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Manipulation, Holy Conferencing, Trustworthiness and Transparency


by Rebekah_Miles
April 25, 2012

“This will go down as the one of the most manipulative General Conferences in recent memory.”

-Bishop Felton May, earlier this evening in front of the Westin in Tampa. Quoted with permission.

“You can call it holy conferencing if you want, but, Lord have mercy, it looks to me like the fix is in.”

-a delegate who wishes not to be identified.

We’ve been asked by our leadership to trust, and God knows (truly) that for months now I’ve been praying hard for trust; lots of us have. My prayers for trust at General Conference were working great… until the actual business of General Conference got underway.

The General Conference Rules Committee proposed changes in the rules that have huge implications and that will likely give significant advantage to large bundles of legislation that come out of our boards, agencies, commissions, and councils. Given these implications, it was no surprise that delegates proposed many amendments. That was entirely predictable. Here is what was surprising: the leaders setting the calendar and those who determined last night that we could not discuss the actual amendments, then failed to leave much room on the calendar this morning for discussion. We ran out of time and patience. You wouldn’t have to be overly cynical to wonder if it was planned that way.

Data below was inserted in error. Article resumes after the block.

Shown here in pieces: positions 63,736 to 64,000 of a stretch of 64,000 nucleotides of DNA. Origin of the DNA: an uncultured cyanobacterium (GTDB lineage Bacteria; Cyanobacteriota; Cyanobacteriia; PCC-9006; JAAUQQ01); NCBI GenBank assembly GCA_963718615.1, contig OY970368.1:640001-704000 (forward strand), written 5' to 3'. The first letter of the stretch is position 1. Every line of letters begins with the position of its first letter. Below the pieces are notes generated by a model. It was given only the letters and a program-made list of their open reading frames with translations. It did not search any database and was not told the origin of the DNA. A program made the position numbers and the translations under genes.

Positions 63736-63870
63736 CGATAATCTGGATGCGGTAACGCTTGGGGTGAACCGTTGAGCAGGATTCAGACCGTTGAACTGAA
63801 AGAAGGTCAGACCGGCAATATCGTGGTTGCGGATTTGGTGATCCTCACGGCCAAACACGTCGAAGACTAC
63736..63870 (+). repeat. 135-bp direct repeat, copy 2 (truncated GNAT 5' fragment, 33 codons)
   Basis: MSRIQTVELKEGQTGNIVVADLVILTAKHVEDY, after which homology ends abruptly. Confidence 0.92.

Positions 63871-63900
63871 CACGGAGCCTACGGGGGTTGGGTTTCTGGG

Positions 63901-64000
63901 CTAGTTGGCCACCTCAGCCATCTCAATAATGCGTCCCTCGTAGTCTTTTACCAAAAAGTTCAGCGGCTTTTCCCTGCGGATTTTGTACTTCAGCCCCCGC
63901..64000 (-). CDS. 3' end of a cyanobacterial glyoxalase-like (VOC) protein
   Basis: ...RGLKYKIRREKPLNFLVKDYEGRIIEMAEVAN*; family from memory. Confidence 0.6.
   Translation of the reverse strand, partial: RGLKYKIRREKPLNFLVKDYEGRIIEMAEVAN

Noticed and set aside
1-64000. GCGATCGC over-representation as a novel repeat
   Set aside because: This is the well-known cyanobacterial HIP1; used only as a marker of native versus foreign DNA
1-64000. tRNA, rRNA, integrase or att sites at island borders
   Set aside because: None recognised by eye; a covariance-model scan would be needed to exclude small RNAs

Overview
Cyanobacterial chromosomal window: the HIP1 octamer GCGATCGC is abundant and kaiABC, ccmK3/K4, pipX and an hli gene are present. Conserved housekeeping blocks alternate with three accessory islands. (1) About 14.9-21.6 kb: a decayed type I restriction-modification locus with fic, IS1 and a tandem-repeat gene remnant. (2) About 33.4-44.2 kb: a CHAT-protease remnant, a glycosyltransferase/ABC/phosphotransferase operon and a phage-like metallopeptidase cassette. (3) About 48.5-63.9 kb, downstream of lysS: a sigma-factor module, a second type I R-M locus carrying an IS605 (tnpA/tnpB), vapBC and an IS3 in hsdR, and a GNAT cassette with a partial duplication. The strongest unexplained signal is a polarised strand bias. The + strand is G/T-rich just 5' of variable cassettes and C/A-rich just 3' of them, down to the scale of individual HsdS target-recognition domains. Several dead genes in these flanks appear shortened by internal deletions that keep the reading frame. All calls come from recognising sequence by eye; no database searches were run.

I would prefer to think not … but it wouldn’t be the first time for that to happen.

Sadly, the rising levels of distrust put at risk the very proposals for reform that our leaders have proposed.

To the Bishops and others leading this assembly: If you want us to trust, you not only have to be trustworthy, you also have to be transparent and leave room for the process to work.

We have a chance to turn our church around at this General Conference. It is precisely because the stakes at this General Conference are so high that even the mere appearance of manipulation is terribly costly.

Let’s keep praying not only for trust but, just as important, for our leaders to be both trustworthy and transparent. May it be so.